Though much of the cost is covered by her parents, she says such items are a necessity if she wants to stand out. “A 30,000 rupee [$690] bag is not that difficult for the upper middle class to buy,” she says. “So everyone and their dogs started carrying them.”
India’s overall retail market is already the eighth-largest in the world, says McKinsey & Co. While it has around $250 billion a year in sales, according to New Delhi-based Images F&R Research, the vast majority of sales still come from the millions of tiny mom-and-pop shops that sell Indian-made products. Sales from chains of branded stores still account for less than 5% of the total. But analysts foresee vigorous growth, especially from high-end retail.
Designer brands and other high-end brand names have taken off, even as other foreign retailers remain largely closed out. The government has prevented companies like Wal-Mart Stores Inc. from directly investing here, worried that they could hurt the mom-and-pop stores. Wal-Mart recently firmed up plans to enter India through a joint venture, but it will only be allowed in as a wholesaler; its Indian partner will own the stores.
That was the case for single-brand stores, too, for years, forcing the Murjani family and others to find local partners. Recently, though, regulations have relaxed to make it easier for these retailers. Last August, French luxury-goods brand Louis Vuitton, which has operated here since 2002 and is part of LVMH Moët Hennessy Louis Vuitton SA, became one of the first brands to own a majority stake in its Indian distributor. Vuitton’s sales in India grew 50% last year. The Murjanis say that in the future they will own all the stores they open.
For Murjani, the arrival of foreign designer labels in India is a fitting coda to the family’s history over the past six decades.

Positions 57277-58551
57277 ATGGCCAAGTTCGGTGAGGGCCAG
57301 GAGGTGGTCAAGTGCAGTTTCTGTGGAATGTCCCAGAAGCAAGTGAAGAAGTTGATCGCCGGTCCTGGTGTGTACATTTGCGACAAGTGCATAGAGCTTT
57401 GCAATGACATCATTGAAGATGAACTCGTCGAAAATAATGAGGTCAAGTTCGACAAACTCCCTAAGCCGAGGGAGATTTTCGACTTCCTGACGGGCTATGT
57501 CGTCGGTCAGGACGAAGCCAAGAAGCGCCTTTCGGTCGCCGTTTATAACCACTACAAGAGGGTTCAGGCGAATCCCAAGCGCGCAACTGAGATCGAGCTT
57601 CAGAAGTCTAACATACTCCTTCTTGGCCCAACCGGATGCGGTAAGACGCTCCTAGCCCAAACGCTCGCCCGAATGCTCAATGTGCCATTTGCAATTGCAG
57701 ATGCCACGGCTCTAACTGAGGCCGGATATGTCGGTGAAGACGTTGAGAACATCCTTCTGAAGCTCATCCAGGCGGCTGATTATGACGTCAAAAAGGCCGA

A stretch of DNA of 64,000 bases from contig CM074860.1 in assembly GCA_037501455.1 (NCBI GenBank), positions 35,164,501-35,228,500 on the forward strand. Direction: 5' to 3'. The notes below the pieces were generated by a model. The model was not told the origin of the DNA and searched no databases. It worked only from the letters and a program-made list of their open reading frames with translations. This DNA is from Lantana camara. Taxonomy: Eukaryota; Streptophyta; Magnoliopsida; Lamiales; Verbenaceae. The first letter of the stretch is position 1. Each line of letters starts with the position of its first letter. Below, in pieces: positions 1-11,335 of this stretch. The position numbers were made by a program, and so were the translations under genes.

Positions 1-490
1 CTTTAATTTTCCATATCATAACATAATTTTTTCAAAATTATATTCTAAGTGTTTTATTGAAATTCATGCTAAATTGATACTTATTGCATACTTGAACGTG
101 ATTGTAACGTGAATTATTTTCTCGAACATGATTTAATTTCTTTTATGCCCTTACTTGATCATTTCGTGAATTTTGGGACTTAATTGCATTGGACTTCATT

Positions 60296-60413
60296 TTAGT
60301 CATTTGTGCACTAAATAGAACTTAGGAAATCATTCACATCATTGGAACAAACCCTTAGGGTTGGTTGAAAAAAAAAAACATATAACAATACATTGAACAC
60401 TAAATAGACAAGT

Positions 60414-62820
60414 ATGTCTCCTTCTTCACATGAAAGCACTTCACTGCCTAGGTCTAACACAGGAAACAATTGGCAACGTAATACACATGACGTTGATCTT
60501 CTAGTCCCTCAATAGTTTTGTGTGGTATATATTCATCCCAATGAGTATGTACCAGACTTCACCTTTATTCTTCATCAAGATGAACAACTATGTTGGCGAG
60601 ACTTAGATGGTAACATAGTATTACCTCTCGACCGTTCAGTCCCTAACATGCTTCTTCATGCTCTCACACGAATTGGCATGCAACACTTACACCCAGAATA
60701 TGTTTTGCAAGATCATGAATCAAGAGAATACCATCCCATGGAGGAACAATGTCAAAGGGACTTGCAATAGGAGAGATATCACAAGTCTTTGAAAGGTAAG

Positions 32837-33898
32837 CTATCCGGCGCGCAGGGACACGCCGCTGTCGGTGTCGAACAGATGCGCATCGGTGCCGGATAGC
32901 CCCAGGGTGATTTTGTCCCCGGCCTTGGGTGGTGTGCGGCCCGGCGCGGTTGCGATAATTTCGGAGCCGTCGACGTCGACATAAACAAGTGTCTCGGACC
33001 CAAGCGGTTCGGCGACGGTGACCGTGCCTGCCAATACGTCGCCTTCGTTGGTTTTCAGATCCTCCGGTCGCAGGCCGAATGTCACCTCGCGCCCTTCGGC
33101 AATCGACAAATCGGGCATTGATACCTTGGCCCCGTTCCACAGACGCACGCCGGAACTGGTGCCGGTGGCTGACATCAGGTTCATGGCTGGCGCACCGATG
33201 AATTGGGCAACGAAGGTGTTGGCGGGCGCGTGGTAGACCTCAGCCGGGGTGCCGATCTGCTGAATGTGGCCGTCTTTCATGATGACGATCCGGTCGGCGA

When Pakistan split from India in 1947, the family fled its ancestral home in what is now Pakistan. His father, B.K. Murjani, left Mohan in India and went to Hong Kong to start his own business. He was one of the first to export clothes from China to the US in the 1950s, at one point sending 10 million pieces a year to the US company S.S. Kresge, which later became Kmart, says Mohan Murjani.
Mohan Murjani attended Babson College in Massachusetts and then entered the family business with a view to expansion. His big idea was to make and market jeans fitted for women and branded with a socialite’s name: Gloria Vanderbilt. They sold for $32 a pair when the average cost of a pair of Levis was less than $10. The jeans brought in as much as $500 million in sales in some years during the 1970s. Murjani became a minor celebrity in his new home in New York, occasionally singing karaoke with Andy Warhol, he says.
In the early 1980s, Murjani decided to create a jeans brand for men. He helped launch Tommy Hilfiger with a giant billboard in Times Square and bought the rights to Hilfiger sales world-wide. But then Murjani over-invested in a Coca-Cola line of clothes and in a new chain of high-tech clothing stores called ”Fizzazz” that fizzled. The stock-market crash of 1987 left Murjani with warehouses full of unsold inventory and struggling to pay his suppliers and lenders. “We had stretched ourselves and then the market went bad,” he says.
As he dealt with $160 million in debt, he sold his palatial family home in London and the rights to most of the Gloria Vanderbilt brand. He also sold the rights to the Tommy Hilfiger brand to Hilfiger and a group of investors for an undisclosed amount in 1989. One of the only things he kept was the rights to sell the Hilfiger brand in India.
Twelve years later, he sent his son Vijay to scope out the Indian retail market. The elder Murjani says he moved back to India this year to help out, though he and his wife are shuttling between Mumbai, London and New York.